I also refuse some projection of humanity in the Name of God to the space Bratton hollows out in this book whose precision approaches engineering. Bratton's sort of masculinist rationality which finds the physical body merely useful, still does project the self-same spirit of the God he would banish against the dangerous fundamentalists, who also rule The Stack and might yet overcome the rest of us.

My projection is the love which still appears best and brightest in the embodied human heart. Its cosmic trace the Dao, and not the Western natural law which we still hope to discover while remaining innocent of its invention.

Emotional interactions are, quite naturally, simultaneous. This is what it means. Definitionally.

Emotion doesn't propagate at the speed of information, which is no speed at all, which is infinite. Information is always there for us to discover. Emotion is more quick than dead is all. The beginning and end of everything all about us. Stimulus to be in the first place, response in the end.

Rock on!

Wednesday, May 3, 2017

The Interface Layer

This is where my reading may slow to stoppage. Off the rails. It is possible that Bratton has never worked the guts of computation, never wielded a wrench, and only knows the toolset of words. I will lose trust, perhaps entirely.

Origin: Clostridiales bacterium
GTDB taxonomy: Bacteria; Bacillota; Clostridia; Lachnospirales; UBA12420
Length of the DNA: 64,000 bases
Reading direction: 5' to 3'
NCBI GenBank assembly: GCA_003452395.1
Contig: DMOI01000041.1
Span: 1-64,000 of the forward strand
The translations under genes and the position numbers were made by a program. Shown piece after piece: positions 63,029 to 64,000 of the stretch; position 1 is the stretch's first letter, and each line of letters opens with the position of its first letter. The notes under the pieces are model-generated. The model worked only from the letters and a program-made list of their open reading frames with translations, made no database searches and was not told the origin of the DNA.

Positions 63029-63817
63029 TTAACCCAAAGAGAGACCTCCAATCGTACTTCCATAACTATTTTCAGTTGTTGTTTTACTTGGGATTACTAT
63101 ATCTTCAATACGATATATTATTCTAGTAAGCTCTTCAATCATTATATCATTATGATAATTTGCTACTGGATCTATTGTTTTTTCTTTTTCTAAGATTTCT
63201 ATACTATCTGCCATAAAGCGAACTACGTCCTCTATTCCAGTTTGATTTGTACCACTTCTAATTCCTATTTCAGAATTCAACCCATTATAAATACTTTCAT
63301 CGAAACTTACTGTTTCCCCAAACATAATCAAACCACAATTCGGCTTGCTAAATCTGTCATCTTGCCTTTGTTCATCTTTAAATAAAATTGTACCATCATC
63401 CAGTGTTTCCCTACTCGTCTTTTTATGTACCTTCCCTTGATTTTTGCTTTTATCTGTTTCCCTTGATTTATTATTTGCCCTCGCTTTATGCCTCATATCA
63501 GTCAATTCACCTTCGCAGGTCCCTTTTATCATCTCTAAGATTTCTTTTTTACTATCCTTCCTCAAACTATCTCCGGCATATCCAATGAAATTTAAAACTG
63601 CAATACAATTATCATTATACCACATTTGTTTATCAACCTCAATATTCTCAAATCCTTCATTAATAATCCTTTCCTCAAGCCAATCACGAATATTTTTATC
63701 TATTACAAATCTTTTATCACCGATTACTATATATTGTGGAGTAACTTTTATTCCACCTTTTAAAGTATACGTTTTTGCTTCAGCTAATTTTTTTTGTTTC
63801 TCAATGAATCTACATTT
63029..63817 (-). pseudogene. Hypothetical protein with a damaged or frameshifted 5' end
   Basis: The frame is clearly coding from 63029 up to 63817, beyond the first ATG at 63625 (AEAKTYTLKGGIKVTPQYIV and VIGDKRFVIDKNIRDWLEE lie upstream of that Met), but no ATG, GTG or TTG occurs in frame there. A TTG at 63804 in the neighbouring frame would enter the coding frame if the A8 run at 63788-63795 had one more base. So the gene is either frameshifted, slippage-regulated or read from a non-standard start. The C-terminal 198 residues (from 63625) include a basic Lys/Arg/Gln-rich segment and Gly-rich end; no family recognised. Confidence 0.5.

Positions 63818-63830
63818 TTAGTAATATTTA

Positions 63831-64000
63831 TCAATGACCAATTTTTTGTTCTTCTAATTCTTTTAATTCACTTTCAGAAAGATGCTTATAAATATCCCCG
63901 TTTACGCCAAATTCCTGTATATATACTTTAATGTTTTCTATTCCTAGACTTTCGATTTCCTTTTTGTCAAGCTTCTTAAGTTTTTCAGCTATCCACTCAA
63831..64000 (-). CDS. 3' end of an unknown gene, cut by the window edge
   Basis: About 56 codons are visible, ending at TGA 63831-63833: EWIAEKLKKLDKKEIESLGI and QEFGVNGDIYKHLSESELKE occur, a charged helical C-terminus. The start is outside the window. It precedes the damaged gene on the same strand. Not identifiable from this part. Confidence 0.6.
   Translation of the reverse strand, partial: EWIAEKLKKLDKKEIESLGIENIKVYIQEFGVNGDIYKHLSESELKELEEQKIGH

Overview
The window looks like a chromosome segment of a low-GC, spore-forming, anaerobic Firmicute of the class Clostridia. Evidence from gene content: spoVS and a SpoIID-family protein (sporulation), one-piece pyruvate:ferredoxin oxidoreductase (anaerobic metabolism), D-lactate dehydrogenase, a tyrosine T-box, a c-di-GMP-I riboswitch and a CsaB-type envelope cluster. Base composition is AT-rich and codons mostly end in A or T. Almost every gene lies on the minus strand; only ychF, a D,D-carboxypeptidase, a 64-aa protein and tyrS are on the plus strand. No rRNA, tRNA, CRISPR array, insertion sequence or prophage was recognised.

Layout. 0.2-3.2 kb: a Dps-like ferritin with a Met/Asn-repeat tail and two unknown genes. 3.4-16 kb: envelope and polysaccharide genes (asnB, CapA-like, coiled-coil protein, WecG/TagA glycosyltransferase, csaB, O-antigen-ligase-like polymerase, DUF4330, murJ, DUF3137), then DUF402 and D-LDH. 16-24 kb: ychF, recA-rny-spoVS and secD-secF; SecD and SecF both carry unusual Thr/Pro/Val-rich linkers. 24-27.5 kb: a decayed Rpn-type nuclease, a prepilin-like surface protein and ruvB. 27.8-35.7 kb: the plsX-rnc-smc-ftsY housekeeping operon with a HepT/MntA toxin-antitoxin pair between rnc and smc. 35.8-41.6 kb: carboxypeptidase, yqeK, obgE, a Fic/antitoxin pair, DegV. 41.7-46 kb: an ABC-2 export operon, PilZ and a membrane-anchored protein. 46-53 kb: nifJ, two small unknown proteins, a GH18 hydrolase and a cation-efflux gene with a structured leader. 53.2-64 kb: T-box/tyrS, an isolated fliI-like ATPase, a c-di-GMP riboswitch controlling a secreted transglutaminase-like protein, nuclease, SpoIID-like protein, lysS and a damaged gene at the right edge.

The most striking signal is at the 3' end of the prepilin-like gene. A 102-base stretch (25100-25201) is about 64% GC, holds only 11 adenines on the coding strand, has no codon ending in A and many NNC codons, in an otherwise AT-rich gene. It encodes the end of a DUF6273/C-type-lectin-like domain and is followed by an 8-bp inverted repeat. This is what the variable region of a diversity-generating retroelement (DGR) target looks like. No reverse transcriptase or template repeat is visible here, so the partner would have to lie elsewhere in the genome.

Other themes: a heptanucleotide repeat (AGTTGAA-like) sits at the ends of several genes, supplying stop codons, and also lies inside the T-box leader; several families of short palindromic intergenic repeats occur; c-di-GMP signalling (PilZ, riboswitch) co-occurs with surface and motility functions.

A map is already an interface, whose computation, however slowly rendered, exists all around it, before and after, and this interface both controls the real world it represents, and causes the user to be controlled by it. There is no need for computation "in" the interface. What Bratton seems to miss is the digital divide.

It can only be seeming because I have ground to a halt after barely entering the chapter; only just getting beneath its skin or it under mine. It will entail some actual effort to spiral back and around a few times. And I may no longer trust my guide.

I am hung up on interface as layer. Skin is, after all, the primary unmediated interface, and it is also the most intuitively an embodiment of "layer." But this comes after delineation of a subtly different meaning for the term, borrowed from computer networking, where unintuitive earth, cloud, city, and address and eventually or perhaps ultimately user are meant to be understood as layers, each articulated with the other by way of some sort of interface, itself a layer now. I feel that metaphor has displaced reality in a kind of rhetorical flimflam. Yellow Submarine tuba-player inhaled into his horn. My teeth hurt. Naturally.